Using print and puts for output

Thu 13 Dec 2007 07:22:13 PM GMT

just play with an array and see what you can do with it

a = uname -a.to_a
print a.class
puts a.class
END
what’s the difference bewteen these two methods of printing? Both say
the same thing. Also how can I find out for myself with ri? ri IO.print
<< is that it? ri IO.puts << is that it?

Regards,

John M.
MSc (DIC)
+44 7739 171 531

John M. wrote:

what’s the difference bewteen [print and puts]?

puts adds a newline at the end if there isn’t one already. print
doesn’t.

Also how can I find out for myself with ri? ri IO.print
<< is that it? ri IO.puts << is that it?

Actually it’s Kernel#print and Kernel#puts, but those just call IO#print
and
IO#puts on stdout (I assume).

HTH,
Sebastian

On 12/13/07, John M. [email protected] wrote:

Thu 13 Dec 2007 07:22:13 PM GMT

just play with an array and see what you can do with it

a = uname -a.to_a
print a.class
puts a.class
END
what’s the difference bewteen these two methods of printing? Both say
the same thing. Also how can I find out for myself with ri? ri IO.print
<< is that it? ri IO.puts << is that it?

Puts is defined in terms of print, and handles multiple arguments and
elements ending with a separator somewhat differently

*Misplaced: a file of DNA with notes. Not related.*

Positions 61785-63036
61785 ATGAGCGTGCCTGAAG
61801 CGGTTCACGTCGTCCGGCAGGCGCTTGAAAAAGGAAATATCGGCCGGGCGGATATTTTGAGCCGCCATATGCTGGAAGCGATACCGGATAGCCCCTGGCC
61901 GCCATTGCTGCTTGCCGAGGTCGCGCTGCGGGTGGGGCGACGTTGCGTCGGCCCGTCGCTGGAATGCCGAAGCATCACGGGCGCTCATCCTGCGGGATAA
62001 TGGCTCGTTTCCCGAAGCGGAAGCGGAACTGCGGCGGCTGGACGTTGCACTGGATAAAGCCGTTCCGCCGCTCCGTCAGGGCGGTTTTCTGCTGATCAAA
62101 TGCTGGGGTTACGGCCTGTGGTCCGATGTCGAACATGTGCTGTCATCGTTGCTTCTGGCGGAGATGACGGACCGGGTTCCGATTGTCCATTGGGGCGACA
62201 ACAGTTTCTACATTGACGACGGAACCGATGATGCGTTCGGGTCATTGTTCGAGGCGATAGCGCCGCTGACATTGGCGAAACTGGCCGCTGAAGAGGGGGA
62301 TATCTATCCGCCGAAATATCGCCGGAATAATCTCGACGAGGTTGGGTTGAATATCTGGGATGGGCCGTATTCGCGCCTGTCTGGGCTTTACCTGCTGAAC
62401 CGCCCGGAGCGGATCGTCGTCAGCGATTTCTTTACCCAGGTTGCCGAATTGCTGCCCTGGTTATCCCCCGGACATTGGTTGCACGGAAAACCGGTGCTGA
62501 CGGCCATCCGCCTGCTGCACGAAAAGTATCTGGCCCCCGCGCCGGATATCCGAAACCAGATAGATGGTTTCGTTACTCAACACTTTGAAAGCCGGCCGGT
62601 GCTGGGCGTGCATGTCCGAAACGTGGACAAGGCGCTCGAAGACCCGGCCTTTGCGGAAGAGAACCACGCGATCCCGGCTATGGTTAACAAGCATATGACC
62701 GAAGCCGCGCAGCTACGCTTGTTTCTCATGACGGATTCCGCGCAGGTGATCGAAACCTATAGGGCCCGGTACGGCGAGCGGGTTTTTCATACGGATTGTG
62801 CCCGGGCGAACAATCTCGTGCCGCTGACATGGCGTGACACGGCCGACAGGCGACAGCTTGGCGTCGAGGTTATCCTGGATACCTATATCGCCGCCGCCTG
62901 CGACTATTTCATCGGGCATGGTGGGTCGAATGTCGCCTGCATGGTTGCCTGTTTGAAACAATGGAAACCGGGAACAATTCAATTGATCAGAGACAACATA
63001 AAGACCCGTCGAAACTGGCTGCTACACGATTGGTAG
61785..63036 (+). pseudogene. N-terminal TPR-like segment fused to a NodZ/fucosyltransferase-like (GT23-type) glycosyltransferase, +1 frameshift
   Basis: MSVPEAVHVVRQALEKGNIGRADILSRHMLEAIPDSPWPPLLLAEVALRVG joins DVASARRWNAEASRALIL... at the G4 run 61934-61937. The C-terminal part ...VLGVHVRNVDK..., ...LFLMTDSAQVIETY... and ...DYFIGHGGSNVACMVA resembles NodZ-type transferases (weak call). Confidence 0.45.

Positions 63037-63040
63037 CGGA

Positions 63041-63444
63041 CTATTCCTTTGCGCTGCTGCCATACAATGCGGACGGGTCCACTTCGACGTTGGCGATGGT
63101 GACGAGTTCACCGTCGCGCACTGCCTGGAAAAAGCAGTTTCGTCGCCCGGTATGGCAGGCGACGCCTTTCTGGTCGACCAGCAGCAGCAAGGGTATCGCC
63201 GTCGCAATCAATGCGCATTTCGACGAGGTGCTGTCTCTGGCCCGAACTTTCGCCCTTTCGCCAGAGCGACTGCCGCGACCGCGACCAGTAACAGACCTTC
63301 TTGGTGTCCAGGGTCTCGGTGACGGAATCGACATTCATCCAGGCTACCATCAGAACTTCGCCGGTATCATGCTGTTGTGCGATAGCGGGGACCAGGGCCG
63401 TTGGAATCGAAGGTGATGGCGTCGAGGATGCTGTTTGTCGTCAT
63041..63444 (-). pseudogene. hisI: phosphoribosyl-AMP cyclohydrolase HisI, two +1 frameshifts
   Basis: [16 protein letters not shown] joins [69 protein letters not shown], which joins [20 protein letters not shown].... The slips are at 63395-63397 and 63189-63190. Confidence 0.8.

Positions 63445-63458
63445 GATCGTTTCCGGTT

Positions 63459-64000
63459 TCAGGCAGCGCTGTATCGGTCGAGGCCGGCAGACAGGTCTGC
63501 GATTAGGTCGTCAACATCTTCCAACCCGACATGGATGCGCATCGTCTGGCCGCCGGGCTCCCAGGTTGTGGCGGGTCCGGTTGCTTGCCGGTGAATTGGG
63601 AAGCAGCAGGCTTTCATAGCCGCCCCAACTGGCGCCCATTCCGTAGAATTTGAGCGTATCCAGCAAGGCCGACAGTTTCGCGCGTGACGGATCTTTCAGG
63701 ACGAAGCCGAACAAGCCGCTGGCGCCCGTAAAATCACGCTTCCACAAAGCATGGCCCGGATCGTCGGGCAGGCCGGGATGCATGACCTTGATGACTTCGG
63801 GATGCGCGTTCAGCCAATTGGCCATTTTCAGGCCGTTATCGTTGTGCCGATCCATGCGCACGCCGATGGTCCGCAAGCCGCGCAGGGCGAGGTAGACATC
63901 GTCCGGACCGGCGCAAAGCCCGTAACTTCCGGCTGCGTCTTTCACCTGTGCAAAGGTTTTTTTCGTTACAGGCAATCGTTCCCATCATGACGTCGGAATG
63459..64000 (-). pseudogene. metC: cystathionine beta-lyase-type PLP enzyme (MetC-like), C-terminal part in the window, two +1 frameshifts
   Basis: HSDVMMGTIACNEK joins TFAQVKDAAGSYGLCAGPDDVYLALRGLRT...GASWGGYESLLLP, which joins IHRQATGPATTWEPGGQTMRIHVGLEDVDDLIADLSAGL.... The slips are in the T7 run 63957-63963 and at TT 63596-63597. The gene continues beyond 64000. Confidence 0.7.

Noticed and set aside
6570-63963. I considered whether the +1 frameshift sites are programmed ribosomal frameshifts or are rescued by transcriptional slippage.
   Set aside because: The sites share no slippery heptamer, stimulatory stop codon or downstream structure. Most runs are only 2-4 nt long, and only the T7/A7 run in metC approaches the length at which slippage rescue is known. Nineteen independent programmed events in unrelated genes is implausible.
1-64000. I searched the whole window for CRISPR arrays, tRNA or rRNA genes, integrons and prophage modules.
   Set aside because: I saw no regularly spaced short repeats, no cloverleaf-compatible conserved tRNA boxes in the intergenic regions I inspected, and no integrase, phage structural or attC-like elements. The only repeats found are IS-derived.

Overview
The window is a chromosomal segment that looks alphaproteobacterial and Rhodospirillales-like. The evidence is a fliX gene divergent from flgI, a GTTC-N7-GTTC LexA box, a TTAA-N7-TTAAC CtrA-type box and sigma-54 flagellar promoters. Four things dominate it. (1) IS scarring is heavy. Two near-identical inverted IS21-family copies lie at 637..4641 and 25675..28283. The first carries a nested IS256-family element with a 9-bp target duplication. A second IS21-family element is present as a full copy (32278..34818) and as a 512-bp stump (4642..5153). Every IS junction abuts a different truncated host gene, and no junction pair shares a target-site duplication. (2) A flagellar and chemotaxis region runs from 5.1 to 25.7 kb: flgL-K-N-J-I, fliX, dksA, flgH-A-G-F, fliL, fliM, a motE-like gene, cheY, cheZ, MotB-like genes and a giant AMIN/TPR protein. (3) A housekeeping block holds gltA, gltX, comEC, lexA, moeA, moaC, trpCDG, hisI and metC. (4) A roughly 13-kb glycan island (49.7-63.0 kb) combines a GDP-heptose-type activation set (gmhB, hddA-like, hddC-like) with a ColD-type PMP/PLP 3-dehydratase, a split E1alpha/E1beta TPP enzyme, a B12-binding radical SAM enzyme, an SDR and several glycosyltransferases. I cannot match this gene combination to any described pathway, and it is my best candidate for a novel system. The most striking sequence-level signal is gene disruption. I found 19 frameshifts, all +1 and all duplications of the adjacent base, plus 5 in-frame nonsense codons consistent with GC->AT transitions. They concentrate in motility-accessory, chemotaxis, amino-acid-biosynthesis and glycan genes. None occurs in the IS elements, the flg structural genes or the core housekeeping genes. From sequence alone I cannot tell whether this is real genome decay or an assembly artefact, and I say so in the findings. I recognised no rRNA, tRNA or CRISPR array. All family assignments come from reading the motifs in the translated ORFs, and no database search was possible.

shadowfax:~/ssanta rick$ qri io#puts
---------------------------------------------------------------- IO#puts
ios.puts(obj, …) => nil

 Writes the given objects to ios as with IO#print. Writes a record
 separator (typically a newline) after any that do not already end
 with a newline sequence. If called with an array argument, writes
 each element on a new line. If called without arguments, outputs a
 single record separator.

    $stdout.puts("this", "is", "a", "test")

 produces:

    this
    is
    a
    test

shadowfax:~/ssanta rick$ qri Kernel#print
----------------------------------------------------------- Kernel#print
print(obj, …) => nil

 Prints each object in turn to $stdout. If the output field
 separator ($,) is not nil, its contents will appear between each
 field. If the output record separator ($\) is not nil, it will be
 appended to the output. If no arguments are given, prints $_.
 Objects that aren't strings will be converted by calling their
 to_s method.

    print "cat", [1,2,3], 99, "\n"
    $, = ", "
    $\ = "\n"
    print "cat", [1,2,3], 99

 produces:

    cat12399
    cat, 1, 2, 3, 99


Rick DeNatale

My blog on Ruby
http://talklikeaduck.denhaven2.com/

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